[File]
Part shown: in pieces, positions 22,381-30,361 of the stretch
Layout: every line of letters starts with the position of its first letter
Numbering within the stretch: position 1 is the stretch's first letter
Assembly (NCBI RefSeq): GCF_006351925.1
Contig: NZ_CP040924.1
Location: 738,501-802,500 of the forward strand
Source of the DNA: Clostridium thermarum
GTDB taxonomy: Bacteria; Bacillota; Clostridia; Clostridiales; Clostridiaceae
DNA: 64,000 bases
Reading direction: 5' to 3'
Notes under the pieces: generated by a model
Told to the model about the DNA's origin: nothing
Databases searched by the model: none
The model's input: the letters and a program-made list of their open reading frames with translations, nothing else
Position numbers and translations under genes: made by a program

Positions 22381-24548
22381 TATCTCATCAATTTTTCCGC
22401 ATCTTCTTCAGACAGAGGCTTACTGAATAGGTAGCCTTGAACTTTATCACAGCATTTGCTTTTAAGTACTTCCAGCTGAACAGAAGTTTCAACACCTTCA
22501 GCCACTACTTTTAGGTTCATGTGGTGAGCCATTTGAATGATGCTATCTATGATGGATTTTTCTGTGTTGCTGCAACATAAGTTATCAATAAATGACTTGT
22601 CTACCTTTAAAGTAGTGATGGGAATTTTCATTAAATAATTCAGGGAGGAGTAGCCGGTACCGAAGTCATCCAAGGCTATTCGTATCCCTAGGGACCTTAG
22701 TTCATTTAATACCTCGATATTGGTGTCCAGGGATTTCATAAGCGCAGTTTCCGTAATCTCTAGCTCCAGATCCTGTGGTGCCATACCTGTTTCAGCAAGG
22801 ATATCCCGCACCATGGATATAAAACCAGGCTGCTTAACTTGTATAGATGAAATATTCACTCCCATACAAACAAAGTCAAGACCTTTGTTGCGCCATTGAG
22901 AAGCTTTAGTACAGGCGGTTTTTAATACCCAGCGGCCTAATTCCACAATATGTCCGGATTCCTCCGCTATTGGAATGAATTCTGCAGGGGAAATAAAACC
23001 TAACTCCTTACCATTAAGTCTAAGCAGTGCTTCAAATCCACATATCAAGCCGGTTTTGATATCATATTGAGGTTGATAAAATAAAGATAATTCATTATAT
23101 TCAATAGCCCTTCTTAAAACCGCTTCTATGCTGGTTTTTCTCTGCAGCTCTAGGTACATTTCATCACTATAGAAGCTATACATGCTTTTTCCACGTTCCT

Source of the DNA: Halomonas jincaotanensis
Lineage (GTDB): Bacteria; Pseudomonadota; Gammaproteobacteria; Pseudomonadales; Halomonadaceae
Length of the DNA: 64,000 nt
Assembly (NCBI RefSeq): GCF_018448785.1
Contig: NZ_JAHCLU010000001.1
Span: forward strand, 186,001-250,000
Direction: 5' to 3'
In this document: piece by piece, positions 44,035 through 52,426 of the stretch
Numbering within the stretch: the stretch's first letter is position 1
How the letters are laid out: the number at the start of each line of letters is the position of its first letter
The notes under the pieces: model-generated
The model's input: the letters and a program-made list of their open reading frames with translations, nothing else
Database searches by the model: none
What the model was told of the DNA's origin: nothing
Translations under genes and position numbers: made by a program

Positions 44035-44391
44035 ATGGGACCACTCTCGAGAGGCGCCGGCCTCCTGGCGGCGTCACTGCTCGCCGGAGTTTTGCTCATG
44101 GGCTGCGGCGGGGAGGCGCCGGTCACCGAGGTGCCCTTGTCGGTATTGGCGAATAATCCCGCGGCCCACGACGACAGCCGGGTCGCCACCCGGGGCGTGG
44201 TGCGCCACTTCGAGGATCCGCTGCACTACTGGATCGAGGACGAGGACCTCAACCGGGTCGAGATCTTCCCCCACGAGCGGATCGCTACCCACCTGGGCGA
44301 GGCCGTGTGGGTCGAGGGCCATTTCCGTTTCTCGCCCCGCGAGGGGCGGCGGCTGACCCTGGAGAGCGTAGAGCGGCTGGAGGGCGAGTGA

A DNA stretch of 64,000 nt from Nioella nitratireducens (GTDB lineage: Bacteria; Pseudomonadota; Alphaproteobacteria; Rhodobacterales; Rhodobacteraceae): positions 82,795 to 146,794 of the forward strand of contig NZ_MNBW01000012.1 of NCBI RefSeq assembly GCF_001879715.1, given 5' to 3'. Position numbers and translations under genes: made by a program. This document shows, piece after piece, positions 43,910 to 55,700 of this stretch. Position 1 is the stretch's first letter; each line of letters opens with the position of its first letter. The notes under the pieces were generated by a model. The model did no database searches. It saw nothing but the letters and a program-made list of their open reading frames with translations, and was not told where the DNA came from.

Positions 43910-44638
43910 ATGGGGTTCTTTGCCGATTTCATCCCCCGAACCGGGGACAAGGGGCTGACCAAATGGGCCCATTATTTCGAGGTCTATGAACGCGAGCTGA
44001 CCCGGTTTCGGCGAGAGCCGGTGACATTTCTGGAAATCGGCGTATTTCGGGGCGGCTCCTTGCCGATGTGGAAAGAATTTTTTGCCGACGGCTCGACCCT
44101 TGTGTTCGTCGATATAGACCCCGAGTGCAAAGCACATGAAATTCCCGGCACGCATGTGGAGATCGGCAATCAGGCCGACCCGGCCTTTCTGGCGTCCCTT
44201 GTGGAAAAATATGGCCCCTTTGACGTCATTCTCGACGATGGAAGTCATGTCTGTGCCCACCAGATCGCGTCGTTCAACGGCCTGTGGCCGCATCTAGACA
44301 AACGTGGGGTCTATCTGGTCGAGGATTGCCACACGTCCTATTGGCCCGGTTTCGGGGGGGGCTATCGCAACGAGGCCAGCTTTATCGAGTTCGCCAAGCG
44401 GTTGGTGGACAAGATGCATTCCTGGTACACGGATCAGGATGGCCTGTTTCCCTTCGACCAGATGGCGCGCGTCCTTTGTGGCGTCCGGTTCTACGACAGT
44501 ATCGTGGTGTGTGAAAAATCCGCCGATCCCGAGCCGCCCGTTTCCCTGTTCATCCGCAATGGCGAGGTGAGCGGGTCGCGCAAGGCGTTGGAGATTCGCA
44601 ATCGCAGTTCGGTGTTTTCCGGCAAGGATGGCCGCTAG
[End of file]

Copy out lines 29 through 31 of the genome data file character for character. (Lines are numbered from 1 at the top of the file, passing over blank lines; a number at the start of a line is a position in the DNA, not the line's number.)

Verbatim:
Assembly (NCBI RefSeq): GCF_018448785.1
Contig: NZ_JAHCLU010000001.1
Span: forward strand, 186,001-250,000